The breast cancer movement that came into its own 20 years ago succeeded in bringing attention to breast cancer as a women’s health issue. It brought breast cancer out of the closet, injected federal funds into breast cancer research, created some support systems for certain groups of women, and made inroads with public policy. For a time, the pink ribbon served as a useful symbol to promote this agenda, but today the ribbon has morphed into a logo that has come to represent the breast cancer brand, and as such, has lost its potency for social change.
Yet while there have been marked improvements in treatment that are responsible for the overall decrease in breast cancer deaths in the last few decades, we do not know what causes breast cancer, how to prevent it, how to keep it from coming back post-treatment, or how to prevent people from dying from it. The statistics for metastatic breast cancer (the terminal cancer that spreads to bones, lungs, liver, or brain) remain virtually unchanged. Some 40 thousand people continue to die each year from metastatic disease. Not early stage breast cancer. Pink ribbons do not save these lives. Neither does personal will, an upbeat attitude, or eating all of your fruits and vegetables.
There are also few options for those who are diagnosed with stage zero pre-cancers, known as DCIS (ductal carcinoma in situ). Even though many of them would never progress to become life threatening, they tend to be treated as if they would. Bi-lateral mastectomies remain a treatment of choice for many. Neither of these scenarios represents a success story for breast cancer. Chief medical officer in the American Cancer Society, Otis Brawley MD argues that, doctors have known for some time that not all breast cancers are dangerous. But he says it’s been difficult to figure out how many breast cancers are being treated when they probably don’t need to be. This reality is a hard sell, but it is getting some traction. Dr. Len Lichtenfeld of the American Cancer Society, while noting the successes in the field of breast cancer also acknowledges that the system has “overpromised” and “underdelivered.” Pink parties and superficial awareness campaigns are not bringing us any closer to finding the answers we need.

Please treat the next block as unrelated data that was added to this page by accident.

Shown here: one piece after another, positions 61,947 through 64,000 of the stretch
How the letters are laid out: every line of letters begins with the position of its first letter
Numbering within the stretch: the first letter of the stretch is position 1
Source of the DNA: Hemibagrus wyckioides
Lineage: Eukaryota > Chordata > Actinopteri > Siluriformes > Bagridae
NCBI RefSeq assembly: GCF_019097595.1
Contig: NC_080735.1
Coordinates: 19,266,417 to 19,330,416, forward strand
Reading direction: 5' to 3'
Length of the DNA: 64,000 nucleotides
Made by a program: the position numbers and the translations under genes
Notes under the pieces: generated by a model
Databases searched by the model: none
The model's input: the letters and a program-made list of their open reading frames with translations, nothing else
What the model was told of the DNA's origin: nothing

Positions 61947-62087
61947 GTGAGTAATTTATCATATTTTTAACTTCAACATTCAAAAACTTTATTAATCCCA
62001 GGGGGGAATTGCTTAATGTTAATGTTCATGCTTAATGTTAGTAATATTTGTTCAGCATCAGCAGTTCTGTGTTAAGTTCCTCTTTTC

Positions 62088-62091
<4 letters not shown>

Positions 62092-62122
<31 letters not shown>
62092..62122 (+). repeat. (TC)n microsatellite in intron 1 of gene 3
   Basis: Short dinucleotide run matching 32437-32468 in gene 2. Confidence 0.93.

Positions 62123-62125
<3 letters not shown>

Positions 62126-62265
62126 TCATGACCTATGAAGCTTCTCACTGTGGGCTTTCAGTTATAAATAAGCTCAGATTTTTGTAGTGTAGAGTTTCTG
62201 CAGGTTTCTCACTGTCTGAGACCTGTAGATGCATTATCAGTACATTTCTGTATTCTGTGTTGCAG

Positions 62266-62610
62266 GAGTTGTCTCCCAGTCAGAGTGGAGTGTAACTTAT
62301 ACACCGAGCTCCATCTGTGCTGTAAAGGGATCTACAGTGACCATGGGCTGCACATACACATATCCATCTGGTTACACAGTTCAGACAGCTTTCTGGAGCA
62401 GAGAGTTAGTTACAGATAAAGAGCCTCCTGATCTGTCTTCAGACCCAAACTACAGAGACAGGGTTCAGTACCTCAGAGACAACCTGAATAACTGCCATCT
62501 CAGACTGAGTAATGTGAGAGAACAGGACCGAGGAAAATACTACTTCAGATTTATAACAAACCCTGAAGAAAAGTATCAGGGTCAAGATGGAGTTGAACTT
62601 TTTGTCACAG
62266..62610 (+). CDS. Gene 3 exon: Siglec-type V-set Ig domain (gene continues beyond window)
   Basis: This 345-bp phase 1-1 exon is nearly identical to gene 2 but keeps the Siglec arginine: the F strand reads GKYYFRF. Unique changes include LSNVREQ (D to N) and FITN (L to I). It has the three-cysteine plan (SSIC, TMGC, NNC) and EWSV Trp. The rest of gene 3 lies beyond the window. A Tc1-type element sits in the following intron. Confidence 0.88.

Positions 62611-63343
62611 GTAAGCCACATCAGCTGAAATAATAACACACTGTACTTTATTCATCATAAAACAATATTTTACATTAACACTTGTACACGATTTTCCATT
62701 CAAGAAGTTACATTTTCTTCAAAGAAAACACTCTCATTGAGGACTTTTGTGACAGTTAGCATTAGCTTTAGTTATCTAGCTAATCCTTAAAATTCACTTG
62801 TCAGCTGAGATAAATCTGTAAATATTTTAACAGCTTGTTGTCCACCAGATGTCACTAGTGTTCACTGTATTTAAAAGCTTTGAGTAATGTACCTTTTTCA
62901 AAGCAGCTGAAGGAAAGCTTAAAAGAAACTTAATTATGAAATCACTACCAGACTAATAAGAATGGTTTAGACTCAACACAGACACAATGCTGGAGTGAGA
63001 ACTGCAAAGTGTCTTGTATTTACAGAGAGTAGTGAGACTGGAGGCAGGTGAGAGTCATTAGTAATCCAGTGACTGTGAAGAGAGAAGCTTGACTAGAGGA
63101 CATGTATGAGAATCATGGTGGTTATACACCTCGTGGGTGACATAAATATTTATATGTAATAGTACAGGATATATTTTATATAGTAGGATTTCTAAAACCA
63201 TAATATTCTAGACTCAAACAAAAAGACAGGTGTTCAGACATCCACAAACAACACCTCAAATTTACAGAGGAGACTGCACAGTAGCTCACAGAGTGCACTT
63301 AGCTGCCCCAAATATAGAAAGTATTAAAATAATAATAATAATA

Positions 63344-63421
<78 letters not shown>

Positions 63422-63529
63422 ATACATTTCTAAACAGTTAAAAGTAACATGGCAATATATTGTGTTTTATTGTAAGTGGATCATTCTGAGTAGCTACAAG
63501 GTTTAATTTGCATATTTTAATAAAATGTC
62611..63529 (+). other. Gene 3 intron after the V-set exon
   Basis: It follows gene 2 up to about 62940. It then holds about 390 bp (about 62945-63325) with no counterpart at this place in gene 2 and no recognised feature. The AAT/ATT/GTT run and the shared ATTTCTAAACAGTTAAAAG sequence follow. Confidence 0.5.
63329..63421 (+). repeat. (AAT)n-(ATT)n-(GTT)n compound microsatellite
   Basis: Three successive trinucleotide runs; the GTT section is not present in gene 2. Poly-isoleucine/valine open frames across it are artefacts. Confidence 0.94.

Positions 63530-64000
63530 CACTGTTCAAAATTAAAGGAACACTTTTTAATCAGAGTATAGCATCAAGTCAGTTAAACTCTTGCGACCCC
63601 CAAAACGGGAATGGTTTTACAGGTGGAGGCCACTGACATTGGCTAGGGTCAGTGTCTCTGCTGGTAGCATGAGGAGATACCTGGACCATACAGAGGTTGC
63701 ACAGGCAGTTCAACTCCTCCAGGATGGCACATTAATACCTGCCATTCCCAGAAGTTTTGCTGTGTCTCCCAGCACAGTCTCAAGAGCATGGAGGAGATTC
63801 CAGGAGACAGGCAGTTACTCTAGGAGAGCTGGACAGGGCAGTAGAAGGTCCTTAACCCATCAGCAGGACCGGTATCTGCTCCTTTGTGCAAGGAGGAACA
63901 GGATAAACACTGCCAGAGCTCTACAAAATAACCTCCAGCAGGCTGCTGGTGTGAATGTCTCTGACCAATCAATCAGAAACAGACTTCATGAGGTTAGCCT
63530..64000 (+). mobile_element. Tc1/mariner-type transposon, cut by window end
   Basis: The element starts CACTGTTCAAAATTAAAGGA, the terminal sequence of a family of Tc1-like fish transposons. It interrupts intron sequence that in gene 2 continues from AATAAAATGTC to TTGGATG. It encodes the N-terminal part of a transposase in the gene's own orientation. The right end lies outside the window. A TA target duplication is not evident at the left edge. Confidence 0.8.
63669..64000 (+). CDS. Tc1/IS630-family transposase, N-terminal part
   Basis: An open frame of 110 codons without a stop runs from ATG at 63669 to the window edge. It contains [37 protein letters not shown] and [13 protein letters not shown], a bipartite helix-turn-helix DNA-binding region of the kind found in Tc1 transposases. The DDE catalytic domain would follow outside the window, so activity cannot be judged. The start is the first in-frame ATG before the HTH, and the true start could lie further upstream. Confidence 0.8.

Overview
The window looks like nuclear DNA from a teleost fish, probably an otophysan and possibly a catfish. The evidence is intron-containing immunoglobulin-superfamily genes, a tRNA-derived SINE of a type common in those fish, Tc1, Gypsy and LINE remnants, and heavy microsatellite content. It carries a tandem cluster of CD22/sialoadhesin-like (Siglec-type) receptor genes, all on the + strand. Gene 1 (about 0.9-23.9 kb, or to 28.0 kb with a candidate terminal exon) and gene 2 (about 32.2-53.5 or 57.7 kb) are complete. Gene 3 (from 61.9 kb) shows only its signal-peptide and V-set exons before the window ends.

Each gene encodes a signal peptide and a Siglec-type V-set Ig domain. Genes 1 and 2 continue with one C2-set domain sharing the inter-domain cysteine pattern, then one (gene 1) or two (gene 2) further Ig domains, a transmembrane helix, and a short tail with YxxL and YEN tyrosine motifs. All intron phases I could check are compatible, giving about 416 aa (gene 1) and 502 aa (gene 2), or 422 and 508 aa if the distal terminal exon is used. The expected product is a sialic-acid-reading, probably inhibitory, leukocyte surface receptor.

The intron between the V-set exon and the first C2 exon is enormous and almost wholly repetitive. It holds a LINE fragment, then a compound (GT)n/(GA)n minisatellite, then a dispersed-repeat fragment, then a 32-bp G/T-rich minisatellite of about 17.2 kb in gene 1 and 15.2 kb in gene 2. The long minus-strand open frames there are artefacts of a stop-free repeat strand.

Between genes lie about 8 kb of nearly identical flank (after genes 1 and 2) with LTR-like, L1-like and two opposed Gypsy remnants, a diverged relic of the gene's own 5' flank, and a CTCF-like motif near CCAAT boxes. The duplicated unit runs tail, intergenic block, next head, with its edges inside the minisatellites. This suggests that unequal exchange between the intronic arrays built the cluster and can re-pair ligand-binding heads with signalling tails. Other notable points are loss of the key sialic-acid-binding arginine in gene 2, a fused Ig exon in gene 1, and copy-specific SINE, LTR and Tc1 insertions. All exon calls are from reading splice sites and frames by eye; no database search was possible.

Pink ribbon culture has been successful in convincing the public to “celebrate breast cancer awareness” to such a degree that the celebration has taken on a life of its own. A person can shop for the cure, laugh for the cure, drink pinktinis for the cure, listen to music for the cure, test-drive a BMW for the cure, watch a porn site for the cure. While all of these activities may leave consumers feeling as though they’ve done something meaningful, such campaigns lack transparency and consumers are usually giving only pennies on the dollar to breast cancer initiatives and in some unscrupulous cases, none at all. Conversely, there are those that feel “any money is good money” and are indifferent to money being donated by companies that may have dubious ties to breast cancer risk factors or that exploit women and sexualize a serious disease.
I recently saw an advertisement from an insurance company stating that, “breast cancer will affect 1 in 8 women.” Then it went on to sell whatever it was selling. The problem? The statement is not true. The chance of a woman getting breast cancer increases with age. By the time a woman would die of old age, about 1 out of 8 who avoided equally serious life-threatening events while younger, would likely to be diagnosed with breast cancer. Seven out of 8 women by that time will not. It’s not like if I’m in a room with seven other women, one of us will definitely get breast cancer so we should all look around and wonder who it is. Such messaging uses fear to try to coerce women to take some kind of action, whether it is to make a lifestyle change, participate in an event, or simply open up their wallets.